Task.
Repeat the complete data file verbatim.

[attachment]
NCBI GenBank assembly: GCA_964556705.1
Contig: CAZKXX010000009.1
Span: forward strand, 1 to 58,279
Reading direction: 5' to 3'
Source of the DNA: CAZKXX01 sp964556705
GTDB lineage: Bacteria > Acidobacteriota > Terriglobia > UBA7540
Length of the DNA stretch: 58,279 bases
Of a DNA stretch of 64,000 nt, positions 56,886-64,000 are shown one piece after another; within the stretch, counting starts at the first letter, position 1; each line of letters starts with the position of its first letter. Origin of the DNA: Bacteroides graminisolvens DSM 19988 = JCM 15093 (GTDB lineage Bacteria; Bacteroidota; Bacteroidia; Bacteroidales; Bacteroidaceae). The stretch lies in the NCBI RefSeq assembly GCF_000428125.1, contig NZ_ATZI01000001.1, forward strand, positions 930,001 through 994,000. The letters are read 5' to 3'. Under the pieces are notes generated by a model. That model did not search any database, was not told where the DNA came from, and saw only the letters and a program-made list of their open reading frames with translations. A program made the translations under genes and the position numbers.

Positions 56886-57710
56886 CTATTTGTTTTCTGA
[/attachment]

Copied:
NCBI GenBank assembly: GCA_964556705.1
Contig: CAZKXX010000009.1
Span: forward strand, 1 to 58,279
Reading direction: 5' to 3'
Source of the DNA: CAZKXX01 sp964556705
GTDB lineage: Bacteria > Acidobacteriota > Terriglobia > UBA7540
Length of the DNA stretch: 58,279 bases
Of a DNA stretch of 64,000 nt, positions 56,886-64,000 are shown one piece after another; within the stretch, counting starts at the first letter, position 1; each line of letters starts with the position of its first letter. Origin of the DNA: Bacteroides graminisolvens DSM 19988 = JCM 15093 (GTDB lineage Bacteria; Bacteroidota; Bacteroidia; Bacteroidales; Bacteroidaceae). The stretch lies in the NCBI RefSeq assembly GCF_000428125.1, contig NZ_ATZI01000001.1, forward strand, positions 930,001 through 994,000. The letters are read 5' to 3'. Under the pieces are notes generated by a model. That model did not search any database, was not told where the DNA came from, and saw only the letters and a program-made list of their open reading frames with translations. A program made the translations under genes and the position numbers.

Positions 56886-57710
56886 CTATTTGTTTTCTGA